Lampposts doubling as kiosks, milk crates serving as seats, folding card tables transformed into mobile vending spaces: These are some of the opportunistic and impromptu urban appropriations documented by Florian Böhm, Luca Pizzaroni, and Wolfgang Scheppe in their ongoing photographic project “Endcommercial.” Previously seen this summer in Berlin at Kunst-Werke, “Endcommercial” adopts the spirit of an architectural case study, archiving guerrilla uses of the city and its detritus. The work on view here, culled from more than 60,000 images that constitute the project as a whole, focuses on New York. Self-styled as a semantic analysis of the city’s “inner grammar,”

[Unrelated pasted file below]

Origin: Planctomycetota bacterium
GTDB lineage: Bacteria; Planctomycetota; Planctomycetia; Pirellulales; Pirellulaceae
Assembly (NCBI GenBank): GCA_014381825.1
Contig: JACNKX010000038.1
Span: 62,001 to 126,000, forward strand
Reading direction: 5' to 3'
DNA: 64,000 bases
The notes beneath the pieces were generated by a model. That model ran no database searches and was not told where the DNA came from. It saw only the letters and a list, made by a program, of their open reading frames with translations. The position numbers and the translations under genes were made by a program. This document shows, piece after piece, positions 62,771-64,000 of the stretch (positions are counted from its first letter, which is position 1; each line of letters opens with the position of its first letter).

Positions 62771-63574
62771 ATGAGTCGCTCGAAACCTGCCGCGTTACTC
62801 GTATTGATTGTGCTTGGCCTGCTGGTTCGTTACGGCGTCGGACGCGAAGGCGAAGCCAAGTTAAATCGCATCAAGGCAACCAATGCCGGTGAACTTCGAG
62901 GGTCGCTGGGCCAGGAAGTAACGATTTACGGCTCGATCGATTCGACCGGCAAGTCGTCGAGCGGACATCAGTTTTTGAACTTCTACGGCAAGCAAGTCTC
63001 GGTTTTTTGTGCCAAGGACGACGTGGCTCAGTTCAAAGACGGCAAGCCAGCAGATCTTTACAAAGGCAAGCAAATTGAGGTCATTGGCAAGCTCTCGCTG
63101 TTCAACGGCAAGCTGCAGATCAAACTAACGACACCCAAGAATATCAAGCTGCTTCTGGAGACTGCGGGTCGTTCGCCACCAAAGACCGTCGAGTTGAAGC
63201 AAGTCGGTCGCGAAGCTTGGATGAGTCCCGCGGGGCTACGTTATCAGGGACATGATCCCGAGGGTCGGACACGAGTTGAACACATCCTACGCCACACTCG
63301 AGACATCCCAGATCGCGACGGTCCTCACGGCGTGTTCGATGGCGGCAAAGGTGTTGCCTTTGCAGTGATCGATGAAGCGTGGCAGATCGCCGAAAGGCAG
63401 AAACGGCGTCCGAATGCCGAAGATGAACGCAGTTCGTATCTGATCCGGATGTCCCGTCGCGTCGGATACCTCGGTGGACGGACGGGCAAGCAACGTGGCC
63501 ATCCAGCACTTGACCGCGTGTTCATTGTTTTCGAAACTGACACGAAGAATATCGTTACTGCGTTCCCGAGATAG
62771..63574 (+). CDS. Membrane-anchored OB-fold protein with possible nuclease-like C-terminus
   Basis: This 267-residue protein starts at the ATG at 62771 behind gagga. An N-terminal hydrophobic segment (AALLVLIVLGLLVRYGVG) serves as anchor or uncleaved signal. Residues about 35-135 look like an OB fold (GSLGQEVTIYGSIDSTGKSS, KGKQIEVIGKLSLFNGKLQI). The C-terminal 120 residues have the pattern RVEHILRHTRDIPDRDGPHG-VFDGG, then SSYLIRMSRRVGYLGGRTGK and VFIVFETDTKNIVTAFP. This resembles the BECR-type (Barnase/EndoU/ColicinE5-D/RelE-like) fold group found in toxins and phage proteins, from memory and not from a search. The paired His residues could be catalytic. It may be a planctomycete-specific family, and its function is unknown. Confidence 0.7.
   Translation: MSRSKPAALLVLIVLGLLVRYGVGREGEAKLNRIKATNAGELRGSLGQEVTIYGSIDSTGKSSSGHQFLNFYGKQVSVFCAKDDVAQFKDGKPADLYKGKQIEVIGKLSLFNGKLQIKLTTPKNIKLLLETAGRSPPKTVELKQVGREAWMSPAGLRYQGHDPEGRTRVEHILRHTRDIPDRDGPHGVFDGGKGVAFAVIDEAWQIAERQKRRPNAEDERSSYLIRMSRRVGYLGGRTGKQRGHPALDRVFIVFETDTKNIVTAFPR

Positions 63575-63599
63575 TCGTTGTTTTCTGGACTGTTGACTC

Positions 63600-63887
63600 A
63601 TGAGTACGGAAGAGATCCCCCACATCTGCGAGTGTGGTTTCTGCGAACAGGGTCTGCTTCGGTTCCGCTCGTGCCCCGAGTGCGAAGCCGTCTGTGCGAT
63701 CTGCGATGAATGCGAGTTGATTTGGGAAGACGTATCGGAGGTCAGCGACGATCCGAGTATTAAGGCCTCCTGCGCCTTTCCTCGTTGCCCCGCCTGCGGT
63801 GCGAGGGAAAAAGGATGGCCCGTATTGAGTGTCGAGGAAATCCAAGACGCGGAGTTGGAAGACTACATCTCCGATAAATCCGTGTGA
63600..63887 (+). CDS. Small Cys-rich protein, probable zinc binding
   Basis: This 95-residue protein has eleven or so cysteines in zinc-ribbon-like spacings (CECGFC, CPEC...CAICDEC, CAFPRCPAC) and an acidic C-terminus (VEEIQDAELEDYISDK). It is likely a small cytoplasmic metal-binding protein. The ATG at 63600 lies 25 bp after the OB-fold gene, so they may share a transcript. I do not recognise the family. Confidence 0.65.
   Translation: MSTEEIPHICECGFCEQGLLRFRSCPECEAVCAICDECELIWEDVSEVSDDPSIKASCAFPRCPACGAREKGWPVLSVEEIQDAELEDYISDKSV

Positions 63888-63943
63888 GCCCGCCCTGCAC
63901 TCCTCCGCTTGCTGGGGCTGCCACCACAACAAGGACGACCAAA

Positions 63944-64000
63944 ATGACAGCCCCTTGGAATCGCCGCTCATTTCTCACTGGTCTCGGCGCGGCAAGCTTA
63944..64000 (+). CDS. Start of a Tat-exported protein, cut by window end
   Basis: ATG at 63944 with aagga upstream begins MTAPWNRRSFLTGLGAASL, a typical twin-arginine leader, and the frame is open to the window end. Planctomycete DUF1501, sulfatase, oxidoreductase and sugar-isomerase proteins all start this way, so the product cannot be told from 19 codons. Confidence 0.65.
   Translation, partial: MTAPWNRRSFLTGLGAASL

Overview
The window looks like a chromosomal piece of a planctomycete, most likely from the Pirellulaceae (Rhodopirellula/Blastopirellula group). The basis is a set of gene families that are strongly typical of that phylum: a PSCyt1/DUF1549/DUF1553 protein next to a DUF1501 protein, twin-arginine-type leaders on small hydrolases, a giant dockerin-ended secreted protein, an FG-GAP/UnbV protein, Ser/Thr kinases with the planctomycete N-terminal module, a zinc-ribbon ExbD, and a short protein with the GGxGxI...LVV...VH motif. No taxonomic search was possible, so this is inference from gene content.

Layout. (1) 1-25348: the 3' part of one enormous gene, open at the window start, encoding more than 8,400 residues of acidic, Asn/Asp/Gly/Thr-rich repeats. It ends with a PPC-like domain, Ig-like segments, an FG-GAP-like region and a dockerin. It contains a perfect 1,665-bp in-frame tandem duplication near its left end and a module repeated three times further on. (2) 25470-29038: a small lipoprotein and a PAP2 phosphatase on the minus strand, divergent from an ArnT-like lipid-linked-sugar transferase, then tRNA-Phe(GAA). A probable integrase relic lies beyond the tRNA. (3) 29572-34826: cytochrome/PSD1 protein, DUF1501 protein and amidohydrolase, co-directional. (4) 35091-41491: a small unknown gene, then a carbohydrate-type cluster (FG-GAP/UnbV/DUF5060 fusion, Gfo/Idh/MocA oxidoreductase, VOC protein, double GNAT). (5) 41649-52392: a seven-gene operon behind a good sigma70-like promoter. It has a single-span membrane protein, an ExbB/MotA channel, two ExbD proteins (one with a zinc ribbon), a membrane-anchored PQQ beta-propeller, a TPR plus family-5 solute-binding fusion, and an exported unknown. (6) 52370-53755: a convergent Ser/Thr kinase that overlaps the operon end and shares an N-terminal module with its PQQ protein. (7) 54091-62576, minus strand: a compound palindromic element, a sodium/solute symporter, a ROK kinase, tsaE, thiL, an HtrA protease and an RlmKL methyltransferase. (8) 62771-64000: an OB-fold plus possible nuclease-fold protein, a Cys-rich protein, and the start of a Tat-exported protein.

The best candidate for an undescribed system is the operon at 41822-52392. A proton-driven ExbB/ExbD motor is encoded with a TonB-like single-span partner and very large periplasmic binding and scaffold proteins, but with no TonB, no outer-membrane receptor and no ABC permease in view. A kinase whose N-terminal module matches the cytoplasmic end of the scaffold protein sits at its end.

“Endcommercial” tests the quintessential modernist strategy of reading city-as-text in the postmodern urban environment. What emerges is a kind of logic of resistance, which, though operating on an almost subliminal level, appears surprisingly vital. The way many New Yorkers create makeshift slivers of space “beyond” commerce is encouraging and underscores the sentiment of the project’s title.